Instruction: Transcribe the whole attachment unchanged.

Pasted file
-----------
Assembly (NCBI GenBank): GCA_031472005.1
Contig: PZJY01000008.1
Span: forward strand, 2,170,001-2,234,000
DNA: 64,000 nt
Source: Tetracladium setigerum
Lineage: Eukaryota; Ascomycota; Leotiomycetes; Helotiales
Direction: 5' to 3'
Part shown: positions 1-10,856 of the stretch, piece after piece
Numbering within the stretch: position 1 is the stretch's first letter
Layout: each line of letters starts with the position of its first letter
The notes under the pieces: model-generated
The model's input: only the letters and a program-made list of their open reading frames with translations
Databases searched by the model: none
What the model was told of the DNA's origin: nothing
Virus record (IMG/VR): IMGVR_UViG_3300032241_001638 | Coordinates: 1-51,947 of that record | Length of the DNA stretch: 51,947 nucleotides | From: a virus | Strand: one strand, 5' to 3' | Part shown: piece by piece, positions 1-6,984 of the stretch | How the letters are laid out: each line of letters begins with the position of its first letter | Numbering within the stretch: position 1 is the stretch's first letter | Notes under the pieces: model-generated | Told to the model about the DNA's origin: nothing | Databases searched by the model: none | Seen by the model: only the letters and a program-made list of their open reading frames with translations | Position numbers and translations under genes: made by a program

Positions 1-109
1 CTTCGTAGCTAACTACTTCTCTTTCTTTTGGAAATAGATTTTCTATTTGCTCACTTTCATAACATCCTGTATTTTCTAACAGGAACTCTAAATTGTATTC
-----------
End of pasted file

Assembly (NCBI GenBank): GCA_031472005.1
Contig: PZJY01000008.1
Span: forward strand, 2,170,001-2,234,000
DNA: 64,000 nt
Source: Tetracladium setigerum
Lineage: Eukaryota; Ascomycota; Leotiomycetes; Helotiales
Direction: 5' to 3'
Part shown: positions 1-10,856 of the stretch, piece after piece
Numbering within the stretch: position 1 is the stretch's first letter
Layout: each line of letters starts with the position of its first letter
The notes under the pieces: model-generated
The model's input: only the letters and a program-made list of their open reading frames with translations
Databases searched by the model: none
What the model was told of the DNA's origin: nothing
Virus record (IMG/VR): IMGVR_UViG_3300032241_001638 | Coordinates: 1-51,947 of that record | Length of the DNA stretch: 51,947 nucleotides | From: a virus | Strand: one strand, 5' to 3' | Part shown: piece by piece, positions 1-6,984 of the stretch | How the letters are laid out: each line of letters begins with the position of its first letter | Numbering within the stretch: position 1 is the stretch's first letter | Notes under the pieces: model-generated | Told to the model about the DNA's origin: nothing | Databases searched by the model: none | Seen by the model: only the letters and a program-made list of their open reading frames with translations | Position numbers and translations under genes: made by a program

Positions 1-109
1 CTTCGTAGCTAACTACTTCTCTTTCTTTTGGAAATAGATTTTCTATTTGCTCACTTTCATAACATCCTGTATTTTCTAACAGGAACTCTAAATTGTATTC